Packaging and Labelling
Special Feature 23 October 2014
Viva Healthcare Packaging

The Viva Healthcare Packaging management team with the company’s Gallus press. From left, Willy Thian, manufacturing director; May Chan, CEO; Darryl Laing, director, business development; Patrick Tsang, deputy CEO; Bruno Lebeault, marketing d irector; Arthur Yam, senior manager, operations and IT  

By John Zarwan
  • LOCATION Toronto; headquarters in Hong Kong; other facilities in Poland and China
  • SIZE Two Toronto locations, 300,000 sq. ft. each
  • EMPLOYEES 600 employees in Toronto
  • SALES $350 million worldwide
  • SERVICES Injection-molded plastic squeeze tubes with in-mold labels
  • CUSTOMERS Healthcare and pharmaceutical manufacturers, cosmetics companies
CHALLENGE Find a new niche
While many segments of the printing industry have been hard hit, imagine specializing in plastic packaging for cassette tapes. In 1973 Viva, a global plastic manufacturer established in Hong Kong, started to take advantage of what was then a rapidly growing market. As CDs, and later DVDs and other optical media, began to replace cassettes, Viva was able to transition and expand its lines to become a worldwide leader in manufacturing packaging for media products, with plants in Toronto, Poland, Hong Kong, and mainland China.

That market will likely start to slow down, as physical media continue to be replaced by digital distribution. (Cassette player sales peaked in 1994; CD players in 2000; DVD is still widely used especially in the game industry.)Despite Viva’s leading market position, the owners realized the media packaging industry was not sustainable; they needed to move beyond Viva’s core products—and fast.

STRATEGY Leverage existing strengths and know-how
Viva realized that its core competency was the injection molding capabilities it had developed over the years. After much research, the company decided to focus on injection-molded tubes for the health and beauty, personal care, and pharmaceutical industries, especially cosmetics. Once it identified its target industry, the hard work started. After three years of research and development, the team felt it was capable of manufacturing injection-molded tubes and were ready to go to market. Even though the manufacturing process for injection molding was similar to that of media packaging, the marketplace for cosmetics and health and beauty aids was completely different. Not only were customers different, but so were their purchasing requirements and processes.

Moreover, Viva (now Viva Healthcare) was completely unknown in this sphere. “We did our job,” says Bruno Lebeault, Viva’s marketing director for North America. “We analyzed the market, identified the major tube users, and we started to meet with them. We showed our technology and capabilities.”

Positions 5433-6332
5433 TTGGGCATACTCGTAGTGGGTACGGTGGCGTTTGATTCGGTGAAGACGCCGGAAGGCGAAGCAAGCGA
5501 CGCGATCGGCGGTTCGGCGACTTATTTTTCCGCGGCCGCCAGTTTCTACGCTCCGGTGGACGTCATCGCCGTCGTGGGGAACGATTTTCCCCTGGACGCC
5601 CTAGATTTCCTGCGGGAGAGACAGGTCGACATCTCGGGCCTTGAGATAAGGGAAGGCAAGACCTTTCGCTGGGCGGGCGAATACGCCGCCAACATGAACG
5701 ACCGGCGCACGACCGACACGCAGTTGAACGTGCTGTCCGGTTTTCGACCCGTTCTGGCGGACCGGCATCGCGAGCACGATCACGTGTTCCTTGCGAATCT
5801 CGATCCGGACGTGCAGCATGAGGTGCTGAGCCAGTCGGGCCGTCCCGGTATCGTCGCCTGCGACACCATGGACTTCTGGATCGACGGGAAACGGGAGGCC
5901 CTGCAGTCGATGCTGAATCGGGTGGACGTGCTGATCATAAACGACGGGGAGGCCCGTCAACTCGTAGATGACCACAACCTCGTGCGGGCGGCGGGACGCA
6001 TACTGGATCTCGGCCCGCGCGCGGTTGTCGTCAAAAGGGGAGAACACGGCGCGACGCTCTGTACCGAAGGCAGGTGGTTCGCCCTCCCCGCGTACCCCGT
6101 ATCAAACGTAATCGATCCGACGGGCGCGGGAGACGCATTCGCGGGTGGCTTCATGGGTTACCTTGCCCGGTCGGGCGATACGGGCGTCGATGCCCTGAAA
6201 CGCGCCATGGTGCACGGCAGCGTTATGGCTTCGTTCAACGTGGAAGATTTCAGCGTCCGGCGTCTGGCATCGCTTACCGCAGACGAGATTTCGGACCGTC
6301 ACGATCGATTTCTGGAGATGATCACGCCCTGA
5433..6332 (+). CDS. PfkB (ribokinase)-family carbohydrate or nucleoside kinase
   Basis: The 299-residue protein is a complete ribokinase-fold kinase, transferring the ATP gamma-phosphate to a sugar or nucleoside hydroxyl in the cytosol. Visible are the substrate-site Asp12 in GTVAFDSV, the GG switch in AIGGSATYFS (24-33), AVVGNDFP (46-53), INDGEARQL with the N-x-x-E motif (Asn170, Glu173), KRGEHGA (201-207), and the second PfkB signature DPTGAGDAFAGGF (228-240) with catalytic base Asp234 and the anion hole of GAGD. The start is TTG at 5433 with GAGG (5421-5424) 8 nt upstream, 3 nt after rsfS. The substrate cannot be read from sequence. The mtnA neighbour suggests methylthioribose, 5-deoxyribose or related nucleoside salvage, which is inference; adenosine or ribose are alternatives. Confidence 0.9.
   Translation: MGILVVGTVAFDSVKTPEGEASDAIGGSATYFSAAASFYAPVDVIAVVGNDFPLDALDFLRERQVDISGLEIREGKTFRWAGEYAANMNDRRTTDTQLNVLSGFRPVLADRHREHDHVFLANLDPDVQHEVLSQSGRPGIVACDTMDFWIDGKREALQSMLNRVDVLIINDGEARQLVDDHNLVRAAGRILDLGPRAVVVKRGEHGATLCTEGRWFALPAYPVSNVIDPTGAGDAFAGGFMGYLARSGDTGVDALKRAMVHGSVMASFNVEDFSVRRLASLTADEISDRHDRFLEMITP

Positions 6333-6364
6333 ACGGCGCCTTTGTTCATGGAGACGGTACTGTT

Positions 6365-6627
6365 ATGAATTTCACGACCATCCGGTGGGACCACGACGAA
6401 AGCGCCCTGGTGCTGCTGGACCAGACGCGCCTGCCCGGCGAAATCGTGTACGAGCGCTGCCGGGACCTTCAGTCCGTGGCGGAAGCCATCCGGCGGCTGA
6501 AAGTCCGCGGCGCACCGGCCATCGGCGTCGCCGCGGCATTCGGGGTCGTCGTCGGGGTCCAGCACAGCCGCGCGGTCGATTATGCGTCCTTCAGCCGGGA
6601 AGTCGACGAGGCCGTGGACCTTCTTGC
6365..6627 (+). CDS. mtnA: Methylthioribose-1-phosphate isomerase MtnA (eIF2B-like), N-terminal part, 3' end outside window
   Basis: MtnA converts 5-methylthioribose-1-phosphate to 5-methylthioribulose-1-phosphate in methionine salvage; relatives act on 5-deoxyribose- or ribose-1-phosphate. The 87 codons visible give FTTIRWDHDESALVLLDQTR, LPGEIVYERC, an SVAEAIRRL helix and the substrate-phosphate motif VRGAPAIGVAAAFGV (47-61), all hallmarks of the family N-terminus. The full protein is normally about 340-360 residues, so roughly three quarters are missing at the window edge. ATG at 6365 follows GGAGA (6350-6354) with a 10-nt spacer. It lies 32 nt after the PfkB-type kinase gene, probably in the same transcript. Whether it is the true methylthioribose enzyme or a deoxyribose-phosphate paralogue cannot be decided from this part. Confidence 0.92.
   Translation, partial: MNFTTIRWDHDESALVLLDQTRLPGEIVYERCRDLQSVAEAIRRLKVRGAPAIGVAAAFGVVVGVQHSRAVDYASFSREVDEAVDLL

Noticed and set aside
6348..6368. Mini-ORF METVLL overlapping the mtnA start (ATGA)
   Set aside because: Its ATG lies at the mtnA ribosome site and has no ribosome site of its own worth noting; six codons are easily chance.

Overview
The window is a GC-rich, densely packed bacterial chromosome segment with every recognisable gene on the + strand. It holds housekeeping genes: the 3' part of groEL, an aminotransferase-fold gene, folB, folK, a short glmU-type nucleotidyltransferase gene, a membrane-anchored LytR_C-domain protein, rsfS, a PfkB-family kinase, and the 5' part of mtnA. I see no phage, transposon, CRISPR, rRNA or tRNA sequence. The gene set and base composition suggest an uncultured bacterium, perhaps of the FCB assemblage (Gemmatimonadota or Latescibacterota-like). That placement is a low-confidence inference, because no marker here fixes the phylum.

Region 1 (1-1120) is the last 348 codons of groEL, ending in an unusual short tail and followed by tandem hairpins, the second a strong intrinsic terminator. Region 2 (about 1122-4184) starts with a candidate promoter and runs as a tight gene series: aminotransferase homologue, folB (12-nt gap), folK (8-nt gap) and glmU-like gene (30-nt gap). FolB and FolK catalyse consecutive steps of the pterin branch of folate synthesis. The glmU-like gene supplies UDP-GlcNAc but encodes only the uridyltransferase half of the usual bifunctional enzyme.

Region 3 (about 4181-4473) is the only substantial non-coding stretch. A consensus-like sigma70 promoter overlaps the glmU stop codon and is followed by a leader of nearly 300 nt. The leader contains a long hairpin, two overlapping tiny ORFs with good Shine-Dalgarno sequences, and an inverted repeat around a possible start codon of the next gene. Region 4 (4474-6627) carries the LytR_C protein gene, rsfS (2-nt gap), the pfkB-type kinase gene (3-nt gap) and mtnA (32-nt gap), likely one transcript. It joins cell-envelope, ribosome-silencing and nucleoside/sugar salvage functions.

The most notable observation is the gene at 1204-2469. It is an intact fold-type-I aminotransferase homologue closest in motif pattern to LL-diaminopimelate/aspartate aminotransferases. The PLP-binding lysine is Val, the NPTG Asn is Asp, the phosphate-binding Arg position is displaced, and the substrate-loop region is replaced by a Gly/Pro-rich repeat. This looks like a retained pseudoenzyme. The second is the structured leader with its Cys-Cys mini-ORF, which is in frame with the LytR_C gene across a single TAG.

Viva was able to manufacture both the tubes and the caps, which was advantageous.And while the majority of tubes sported graphics done through direct print, Lebeault says Viva saw a need for “better” graphics, especially when it came to high-impact products such as cosmetics. With its expertise in injection molding and cast polypropylene extrusion, Viva already had the in-mold label substrate capability.

“We saw there was interest; it got people to listen to us,” Lebeault says. In addition to better graphics, injection-molded tubes with in-mold labels shortened lead times and allowed for more sustainability (100% polypropylene). Initially, Viva outsourced the printing of labels. Soon, however, it realized that it would be more efficient to integrate printing in-house. Vertical integration fit well with the culture of the company, and with in-mold labels the polypropylene material used for the tubes would also be used as the label substrate. So Viva purchased a narrow web flexo press for labels and the appropriate prepress equipment and workflow software.

Printing is, of course, a different manufacturing process, so that required a learning curve. Many of the staff, including department manager Arthur Yam, were new to printing. But, Yam notes, “We brought in an experienced packaging printing team…The management methodology is the same: operations, troubleshooting, and workflow. It’s the same principles we used for the media packaging business.”

Artwork is typically supplied by the customer, either the brand owner or prepress companies that specialize in packaging and labels. The in-house team focuses on ensuring files are correct and that print quality will match customer expectations. This process is aided by Esko workflow software.

RESULTS Breaking the mold, breaking new ground
In less than three years, Viva has already seen a lot of success. “Our market is growing. We’re growing,” Lebeault notes. Viva started with smaller, local brands. “They can make quick decisions. We were new to the market, and there were so many things we had to learn. We learned together.” With this initial success, Viva was soon able to serve the needs of medium-sized companies. It was a bit more difficult making inroads into larger companies, where
the buying process is much more complicated.

However, Lebeault says the three main benefits Viva brings to the table are improved graphics, reduced lead times and sustainability. Though it has only been two years, “the bigger firms and global brands are interested and starting to place orders. Print manager Yam notes that having both the injection molding and the printing under the same roof allows for very quick turnaround. Plus, in-mold labels for HBA tubes is still relatively rare: “Not a lot of people have our expertise with injection molding for tubes and printing.”

John Zarwan is an internationally known consultant concentrating on business development, profit improvement, and marketing strategy.

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